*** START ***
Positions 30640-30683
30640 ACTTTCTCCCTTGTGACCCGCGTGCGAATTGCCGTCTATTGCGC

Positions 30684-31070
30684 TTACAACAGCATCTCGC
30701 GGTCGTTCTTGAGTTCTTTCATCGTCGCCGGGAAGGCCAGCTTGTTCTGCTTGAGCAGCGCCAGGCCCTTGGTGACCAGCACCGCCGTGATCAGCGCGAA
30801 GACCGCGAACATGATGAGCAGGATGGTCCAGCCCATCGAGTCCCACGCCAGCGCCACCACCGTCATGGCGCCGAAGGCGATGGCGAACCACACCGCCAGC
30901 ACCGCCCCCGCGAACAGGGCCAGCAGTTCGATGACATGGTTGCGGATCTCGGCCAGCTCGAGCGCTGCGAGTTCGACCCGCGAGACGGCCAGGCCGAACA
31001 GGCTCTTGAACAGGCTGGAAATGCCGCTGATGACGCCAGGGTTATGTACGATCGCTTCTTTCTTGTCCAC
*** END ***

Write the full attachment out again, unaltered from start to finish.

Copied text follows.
Positions 30640-30683
30640 ACTTTCTCCCTTGTGACCCGCGTGCGAATTGCCGTCTATTGCGC

Positions 30684-31070
30684 TTACAACAGCATCTCGC
30701 GGTCGTTCTTGAGTTCTTTCATCGTCGCCGGGAAGGCCAGCTTGTTCTGCTTGAGCAGCGCCAGGCCCTTGGTGACCAGCACCGCCGTGATCAGCGCGAA
30801 GACCGCGAACATGATGAGCAGGATGGTCCAGCCCATCGAGTCCCACGCCAGCGCCACCACCGTCATGGCGCCGAAGGCGATGGCGAACCACACCGCCAGC
30901 ACCGCCCCCGCGAACAGGGCCAGCAGTTCGATGACATGGTTGCGGATCTCGGCCAGCTCGAGCGCTGCGAGTTCGACCCGCGAGACGGCCAGGCCGAACA
31001 GGCTCTTGAACAGGCTGGAAATGCCGCTGATGACGCCAGGGTTATGTACGATCGCTTCTTTCTTGTCCAC